HLM: If you were starting this over again, what's one thing you would do differently?
Fine: In any process like this, you have to bring people along. We did a good job of prepping people on the front end, but if there's one thing we probably could have done better, I would focus on more in-depth information gathering. We did that up to a point, but I'm not sure we always thought through implementing things—the outcomes didn't necessarily match what we thought.
Maybe if we'd done a deeper cut of information we might have identified things in a more appropriate way. The problem with that is you get analysis paralysis. There is no perfect data and we had to be willing to accept some degree of non-effectiveness. Overall it was the right decision because the things that didn't work were far outweighed by the things that did.
HLM: Many of these are obviously one-time gains. You were one of the first CEOs who mentioned that you thought the bogey for cost-cutting was being able to make a margin on Medicare rates. Have you achieved that, and if not, what's standing in your way to getting there?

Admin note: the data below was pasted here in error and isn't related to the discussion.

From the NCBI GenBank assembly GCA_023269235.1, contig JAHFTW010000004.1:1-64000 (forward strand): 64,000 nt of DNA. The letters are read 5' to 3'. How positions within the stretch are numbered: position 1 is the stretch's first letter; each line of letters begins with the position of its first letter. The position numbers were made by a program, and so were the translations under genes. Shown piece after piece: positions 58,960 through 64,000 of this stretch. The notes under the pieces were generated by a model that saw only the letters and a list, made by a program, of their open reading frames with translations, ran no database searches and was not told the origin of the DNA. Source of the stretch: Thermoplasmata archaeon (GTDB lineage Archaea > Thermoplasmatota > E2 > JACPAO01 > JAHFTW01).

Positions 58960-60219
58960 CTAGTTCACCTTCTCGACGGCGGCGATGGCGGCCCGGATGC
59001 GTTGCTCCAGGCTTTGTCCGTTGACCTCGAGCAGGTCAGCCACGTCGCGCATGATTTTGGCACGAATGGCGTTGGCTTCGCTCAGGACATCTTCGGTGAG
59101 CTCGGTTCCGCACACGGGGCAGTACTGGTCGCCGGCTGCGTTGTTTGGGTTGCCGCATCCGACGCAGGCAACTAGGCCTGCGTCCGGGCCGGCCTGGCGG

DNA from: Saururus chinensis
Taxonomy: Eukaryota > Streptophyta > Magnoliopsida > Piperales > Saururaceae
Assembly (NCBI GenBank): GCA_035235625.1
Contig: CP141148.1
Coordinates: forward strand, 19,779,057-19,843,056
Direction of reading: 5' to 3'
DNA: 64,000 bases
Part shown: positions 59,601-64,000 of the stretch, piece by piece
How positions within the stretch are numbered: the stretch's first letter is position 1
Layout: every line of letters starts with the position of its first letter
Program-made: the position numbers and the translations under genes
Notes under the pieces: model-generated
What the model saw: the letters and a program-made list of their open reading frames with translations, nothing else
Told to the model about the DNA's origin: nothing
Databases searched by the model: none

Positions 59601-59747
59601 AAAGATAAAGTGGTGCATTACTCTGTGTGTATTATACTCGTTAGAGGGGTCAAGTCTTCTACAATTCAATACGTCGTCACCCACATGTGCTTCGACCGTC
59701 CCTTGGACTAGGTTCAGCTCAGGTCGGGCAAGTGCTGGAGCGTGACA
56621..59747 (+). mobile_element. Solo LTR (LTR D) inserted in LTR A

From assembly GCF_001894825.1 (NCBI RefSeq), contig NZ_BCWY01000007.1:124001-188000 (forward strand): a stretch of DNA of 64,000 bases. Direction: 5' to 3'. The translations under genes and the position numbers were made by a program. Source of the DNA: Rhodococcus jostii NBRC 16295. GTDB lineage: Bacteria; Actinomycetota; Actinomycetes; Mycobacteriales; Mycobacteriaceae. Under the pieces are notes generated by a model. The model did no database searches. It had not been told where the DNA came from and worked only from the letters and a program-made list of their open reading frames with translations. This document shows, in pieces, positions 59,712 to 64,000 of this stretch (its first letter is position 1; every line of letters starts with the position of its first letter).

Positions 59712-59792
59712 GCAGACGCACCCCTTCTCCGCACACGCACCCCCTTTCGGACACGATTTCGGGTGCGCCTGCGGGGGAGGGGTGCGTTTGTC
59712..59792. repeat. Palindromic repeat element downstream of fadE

Fine: We can't do it universally yet, because until you find the fully insured piece of the business that will fully support Medicaid, which pays seven cents on the dollar in costs, it will be hard to operate the whole company on a Medicare reimbursement rate level.
The fully insured are still subsidizing the shortfalls of Medicare and Medicaid. The only way you can get capital and margin without better reimbursement is through reduced overhead.